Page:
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Day of Pentecost

24th MAY 2020

Saint Margaret’s

Anglican Church

Budapest, Hungary

The disciples were all together in one place…

Luke, the author of the Acts of the Apostles, seemingly goes out of his way to tell us that “the disciples were all together in one place” that first Pentecost, not scattered about at their own homes surrounded by spouse and children, as we might have expected; not engaged in making a living or earning their keep in a shop somewhere. They were rather huddled together, all of one mind, presumably in prayer, perhaps in singing and conversation; not quite knowing what if anything to make of all that had happened over the previous weeks, not knowing what to expect next; a time surely of anticipation as well as foreboding.

Nobody of course knows just where those disciples were gathered “in one place” on that first Pentecost, though theories abound. Some maintain that the location must have been the same room where the disciples had locked themselves away after our Lord’s crucifixion and death, “for fear of the Jews,” as the Gospel of John infelicitously explains it. This would make sense. For followers of a crucified Messiah who had now returned to heaven the prospects could not have been promising.

Other scholars believe the disciples must logically have been gathered together that Pentecost Day in the same upper chamber where our Lord had celebrated his Last Supper with them just short weeks before; thus bringing together in a spiritual sense the sharing of the Body and Blood of our Lord -- his physical presence -- and the gift of the Spirit at Pentecost. I suppose we shall never know. And it probably does not make a great deal of difference -- except perhaps to scholars who make their living studying such things.

As in many cultures of the world even today, physical closeness was in any event likely the norm at the time of that first Pentecost, so I suppose it is not surprising to find the disciples gathered “in one place.” Most families at the time lived cheek-by-jowl in one crowded room, sometimes along with the family’s prized goat or cow. Togetherness provided comfort, security, warmth, and protection in a dangerous world. It provided a kind of inner universe of shared familial and religious values. Social-distancing, as we have come to know it in these past months, would have been alien in the ancient world, if not downright impossible, even at times of pandemic or plague.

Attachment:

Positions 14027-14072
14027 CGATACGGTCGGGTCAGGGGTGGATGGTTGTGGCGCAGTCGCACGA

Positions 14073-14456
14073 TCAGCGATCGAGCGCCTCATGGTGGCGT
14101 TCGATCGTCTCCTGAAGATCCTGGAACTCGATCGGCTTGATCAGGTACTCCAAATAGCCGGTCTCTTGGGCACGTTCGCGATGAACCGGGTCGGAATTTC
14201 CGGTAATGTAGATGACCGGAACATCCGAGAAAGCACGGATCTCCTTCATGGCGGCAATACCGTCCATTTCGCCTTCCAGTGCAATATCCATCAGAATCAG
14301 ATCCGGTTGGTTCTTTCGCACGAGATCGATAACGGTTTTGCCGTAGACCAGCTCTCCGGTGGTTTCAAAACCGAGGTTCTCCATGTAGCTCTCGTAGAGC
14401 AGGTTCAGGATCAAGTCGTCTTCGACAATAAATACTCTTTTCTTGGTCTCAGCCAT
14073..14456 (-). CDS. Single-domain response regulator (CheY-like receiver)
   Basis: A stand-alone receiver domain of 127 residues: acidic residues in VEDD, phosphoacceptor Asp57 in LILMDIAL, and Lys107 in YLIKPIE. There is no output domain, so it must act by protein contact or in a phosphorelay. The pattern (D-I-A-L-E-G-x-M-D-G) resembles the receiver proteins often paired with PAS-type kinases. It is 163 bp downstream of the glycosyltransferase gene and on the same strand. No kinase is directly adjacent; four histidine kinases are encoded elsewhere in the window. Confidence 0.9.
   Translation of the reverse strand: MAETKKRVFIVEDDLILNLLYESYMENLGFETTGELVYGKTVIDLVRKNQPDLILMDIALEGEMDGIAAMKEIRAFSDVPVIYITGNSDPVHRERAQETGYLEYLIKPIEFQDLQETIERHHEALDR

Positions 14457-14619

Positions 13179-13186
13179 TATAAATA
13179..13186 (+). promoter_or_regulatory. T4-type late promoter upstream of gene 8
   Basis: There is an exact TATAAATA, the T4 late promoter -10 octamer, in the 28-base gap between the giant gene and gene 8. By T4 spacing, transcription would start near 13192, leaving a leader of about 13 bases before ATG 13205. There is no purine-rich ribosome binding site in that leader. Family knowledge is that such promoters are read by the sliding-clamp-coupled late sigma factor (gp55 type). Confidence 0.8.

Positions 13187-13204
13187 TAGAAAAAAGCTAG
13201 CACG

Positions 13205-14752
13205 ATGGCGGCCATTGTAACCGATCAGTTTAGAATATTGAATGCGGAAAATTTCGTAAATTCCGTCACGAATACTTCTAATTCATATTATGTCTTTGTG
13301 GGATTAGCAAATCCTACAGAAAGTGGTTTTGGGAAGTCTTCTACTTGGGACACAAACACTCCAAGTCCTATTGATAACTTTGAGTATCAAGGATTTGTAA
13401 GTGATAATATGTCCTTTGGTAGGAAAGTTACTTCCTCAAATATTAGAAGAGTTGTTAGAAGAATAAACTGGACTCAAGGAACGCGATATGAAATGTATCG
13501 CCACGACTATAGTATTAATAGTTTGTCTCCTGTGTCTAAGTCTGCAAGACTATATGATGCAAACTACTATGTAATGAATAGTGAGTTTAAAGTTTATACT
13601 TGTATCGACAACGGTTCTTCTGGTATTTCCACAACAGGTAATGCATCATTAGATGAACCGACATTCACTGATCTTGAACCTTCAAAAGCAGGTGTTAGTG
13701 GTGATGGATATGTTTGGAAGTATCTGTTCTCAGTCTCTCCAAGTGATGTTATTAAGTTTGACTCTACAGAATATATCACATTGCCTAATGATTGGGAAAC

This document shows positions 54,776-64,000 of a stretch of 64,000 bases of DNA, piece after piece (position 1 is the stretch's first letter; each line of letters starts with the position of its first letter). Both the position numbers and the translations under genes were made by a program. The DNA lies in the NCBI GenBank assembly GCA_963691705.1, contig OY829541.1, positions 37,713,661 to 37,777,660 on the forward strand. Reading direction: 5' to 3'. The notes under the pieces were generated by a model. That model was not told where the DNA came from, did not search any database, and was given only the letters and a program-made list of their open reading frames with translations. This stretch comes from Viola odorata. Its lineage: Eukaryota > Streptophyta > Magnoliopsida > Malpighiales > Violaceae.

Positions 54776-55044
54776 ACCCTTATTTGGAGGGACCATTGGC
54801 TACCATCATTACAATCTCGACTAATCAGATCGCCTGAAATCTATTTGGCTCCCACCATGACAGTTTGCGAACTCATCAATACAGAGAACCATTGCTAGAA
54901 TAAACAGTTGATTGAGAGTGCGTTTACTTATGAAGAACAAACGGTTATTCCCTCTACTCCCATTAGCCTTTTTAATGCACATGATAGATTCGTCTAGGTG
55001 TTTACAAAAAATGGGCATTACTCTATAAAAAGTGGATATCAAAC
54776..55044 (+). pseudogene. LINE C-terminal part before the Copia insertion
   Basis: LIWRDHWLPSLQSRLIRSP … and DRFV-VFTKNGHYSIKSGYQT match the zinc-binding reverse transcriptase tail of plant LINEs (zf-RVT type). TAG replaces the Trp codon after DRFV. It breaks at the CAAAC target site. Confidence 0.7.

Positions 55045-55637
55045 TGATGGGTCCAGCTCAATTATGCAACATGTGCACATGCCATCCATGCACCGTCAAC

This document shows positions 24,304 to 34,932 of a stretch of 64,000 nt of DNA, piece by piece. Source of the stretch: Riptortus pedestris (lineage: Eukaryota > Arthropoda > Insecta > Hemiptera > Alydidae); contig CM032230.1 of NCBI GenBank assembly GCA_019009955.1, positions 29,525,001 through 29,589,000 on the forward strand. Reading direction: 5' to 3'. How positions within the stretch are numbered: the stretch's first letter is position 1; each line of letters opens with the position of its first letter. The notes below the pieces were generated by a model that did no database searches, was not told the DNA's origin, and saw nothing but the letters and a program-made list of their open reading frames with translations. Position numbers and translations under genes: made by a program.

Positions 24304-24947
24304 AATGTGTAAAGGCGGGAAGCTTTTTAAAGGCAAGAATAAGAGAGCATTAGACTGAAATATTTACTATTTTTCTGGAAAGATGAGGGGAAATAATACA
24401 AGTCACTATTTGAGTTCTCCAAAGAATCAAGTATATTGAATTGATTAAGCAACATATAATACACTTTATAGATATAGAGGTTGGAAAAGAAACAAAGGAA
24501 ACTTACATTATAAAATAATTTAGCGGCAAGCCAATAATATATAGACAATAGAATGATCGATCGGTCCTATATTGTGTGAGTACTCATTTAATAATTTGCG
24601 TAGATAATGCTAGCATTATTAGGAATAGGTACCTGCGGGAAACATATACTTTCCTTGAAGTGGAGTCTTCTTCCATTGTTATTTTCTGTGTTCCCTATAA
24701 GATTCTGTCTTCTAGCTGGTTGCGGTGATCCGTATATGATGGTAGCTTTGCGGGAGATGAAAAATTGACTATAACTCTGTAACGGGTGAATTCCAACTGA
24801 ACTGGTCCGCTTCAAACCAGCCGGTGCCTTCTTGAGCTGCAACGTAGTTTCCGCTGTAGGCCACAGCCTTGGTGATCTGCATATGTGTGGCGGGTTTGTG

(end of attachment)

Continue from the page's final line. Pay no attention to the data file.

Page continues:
We at Saint Margaret’s of course rejoice today, after long months apart, in being able once again “to come together in one place” to share the mystery of the Lord’s presence among us in Eucharist and prayer; to share community, warmth, and the reassurance of having survived difficult times. And, while we may have become inured to social-distancing as a new societal norm, we are not likely to embrace it -- if that is even the right word -- as a spiritual norm. For, we are called to be “in one place” in heart and mind as were the disciples on that first Pentecost. It is when we are together as one that the Spirit seems most visible among us. And most powerful.

Still, the message of that first Pentecost is not so much one of shared closeness and security as it is of ongoing challenge and risk. For, the Spirit in a sense demands that we go beyond boundaries of comfort zones and the known and expected. The Spirit shakes things up. It changes everything, for the disciples and for the world. The Spirit comes upon the disciples -- and us -- not as a gentle breeze or puff of ephemeral cloud. It comes as a violent wind, a storm, and as “tongues as if fire.”

We lose in English of course Luke’s play on words, for in many of the languages of the ancient Middle East, expressions meaning wind, tongue, and language are similar if not exactly the same. The wind of Pentecost becomes in the proclamation of the disciples the fire of the Spirit spreading the word of the Gospel across the nations. No wonder the people in Peter’s hearing are dumbfounded.

Spreading the Word of the Gospel remains our challenge as well. Months of isolation may -- or may not -- be coming to an end. Yet fears remains, understandably so. And in many cases need and hardship are more acute than ever. We may not all have the gift of tongues and boldness bestowed upon the disciples. But each of us has the gift of the Spirit to bring Christ’s message of hope and redemption to a world so sorely in need of knowing and embracing it.

The Spirit is poured out “upon all flesh,” as Peter proclaims. His message must now become ours. Our voice, as our language, is different. But that is also the point. The Spirit speaks through each of us, if we let it. Our voice may be weak or strong; English or Hungarian; male or female. But if we speak in the spirit of love, the Spirit of God, we shall be heard. Our isolation will be ended. From this room, this our upper chamber, we too proclaim to all who will hear the love and mercy of God. And, it is the love and mercy of God which makes us all one in the Spirit.


The Rev. Dr. Frank Hegedűs

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